Pay That Funky Music
American politicians are currently debating a bill that would require radio stations to pay a “performer’s royalty” for music when it airs. Until now, the only royalties paid for on-air play were to songwriters who held copyright.
The idea to pay performers sounds fair and due, but there are problems with the bill. One is that smaller stations may be get squeezed. Already not earning much, some stations will be forced into bankruptcy. The short-term workaround proposed by those pushing the bill has been to grant a three-year grace period to these stations, but this will serve only to postpone the inevitable.
It’s wonderful that performers might also be compensated for radio play, but anything that pushes us towards more consolidation in media can’t be good. There’s another reason to oppose the bill: The new system might actually provide less incentive to create better songs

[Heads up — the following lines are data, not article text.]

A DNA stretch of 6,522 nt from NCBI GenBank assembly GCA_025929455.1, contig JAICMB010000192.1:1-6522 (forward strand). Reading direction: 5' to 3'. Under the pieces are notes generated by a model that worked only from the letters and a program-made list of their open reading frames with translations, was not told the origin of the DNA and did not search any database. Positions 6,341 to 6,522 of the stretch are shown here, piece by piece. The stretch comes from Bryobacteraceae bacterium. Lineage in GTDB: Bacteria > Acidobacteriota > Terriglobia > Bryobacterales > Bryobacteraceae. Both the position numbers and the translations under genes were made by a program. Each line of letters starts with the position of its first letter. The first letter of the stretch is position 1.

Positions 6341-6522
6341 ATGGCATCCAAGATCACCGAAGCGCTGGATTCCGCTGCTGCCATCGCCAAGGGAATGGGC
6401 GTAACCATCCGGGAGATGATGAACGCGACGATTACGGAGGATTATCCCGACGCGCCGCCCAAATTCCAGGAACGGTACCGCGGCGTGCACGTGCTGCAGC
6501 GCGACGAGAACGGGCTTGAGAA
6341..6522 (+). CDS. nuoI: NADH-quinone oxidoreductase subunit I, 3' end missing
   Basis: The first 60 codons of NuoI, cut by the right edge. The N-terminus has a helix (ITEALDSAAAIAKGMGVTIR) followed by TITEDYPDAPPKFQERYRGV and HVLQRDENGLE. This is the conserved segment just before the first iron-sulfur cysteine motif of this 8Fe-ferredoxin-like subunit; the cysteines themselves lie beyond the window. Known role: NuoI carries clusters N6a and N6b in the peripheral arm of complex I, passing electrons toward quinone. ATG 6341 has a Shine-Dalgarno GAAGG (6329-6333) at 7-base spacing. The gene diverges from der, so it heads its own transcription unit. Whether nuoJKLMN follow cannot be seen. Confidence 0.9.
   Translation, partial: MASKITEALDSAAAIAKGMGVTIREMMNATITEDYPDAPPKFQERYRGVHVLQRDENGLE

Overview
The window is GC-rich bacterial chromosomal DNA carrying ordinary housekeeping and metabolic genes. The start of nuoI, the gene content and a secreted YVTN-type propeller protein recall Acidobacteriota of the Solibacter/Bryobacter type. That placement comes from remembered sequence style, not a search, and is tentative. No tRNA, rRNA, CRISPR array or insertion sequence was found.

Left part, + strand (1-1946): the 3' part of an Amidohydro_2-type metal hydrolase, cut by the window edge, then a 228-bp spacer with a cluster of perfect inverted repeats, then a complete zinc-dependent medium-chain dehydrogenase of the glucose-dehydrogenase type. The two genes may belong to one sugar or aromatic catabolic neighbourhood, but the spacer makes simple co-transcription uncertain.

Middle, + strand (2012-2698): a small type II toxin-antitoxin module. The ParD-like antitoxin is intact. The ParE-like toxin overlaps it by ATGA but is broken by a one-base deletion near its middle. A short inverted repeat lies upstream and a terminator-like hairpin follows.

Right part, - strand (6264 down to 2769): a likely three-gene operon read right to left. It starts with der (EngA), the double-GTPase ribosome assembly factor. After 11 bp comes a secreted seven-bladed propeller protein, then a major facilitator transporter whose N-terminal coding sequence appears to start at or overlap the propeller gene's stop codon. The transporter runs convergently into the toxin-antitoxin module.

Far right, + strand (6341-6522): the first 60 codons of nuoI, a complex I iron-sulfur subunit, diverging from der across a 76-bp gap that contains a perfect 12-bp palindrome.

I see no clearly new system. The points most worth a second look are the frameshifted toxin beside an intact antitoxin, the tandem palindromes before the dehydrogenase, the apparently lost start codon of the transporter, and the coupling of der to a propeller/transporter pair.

Thinking for a moment of the first track on Bruce Springsteen’s first album, one that never went anywhere in a commercial way. “Blinded by the Light” was produced a few years later by Manfred Mann, and that version went all the way to the #1 slot on the Billboard 100. Evidence like that suggests that it’s more about the performer, but you can’t ignore the songwriting…
Some brimstone baritone, anti-cyclone rolling stone, preacher from the east
He says: “Dethrone the dictaphone, hit it in its funny bone, that’s where they expect it least.”
The United States is one of the few countries that doesn’t pay performer royalties. An editorial in the Detroit Free Press noted that Iran, North Korea, China and Rwanda all pay artists when their songs are played on the radio.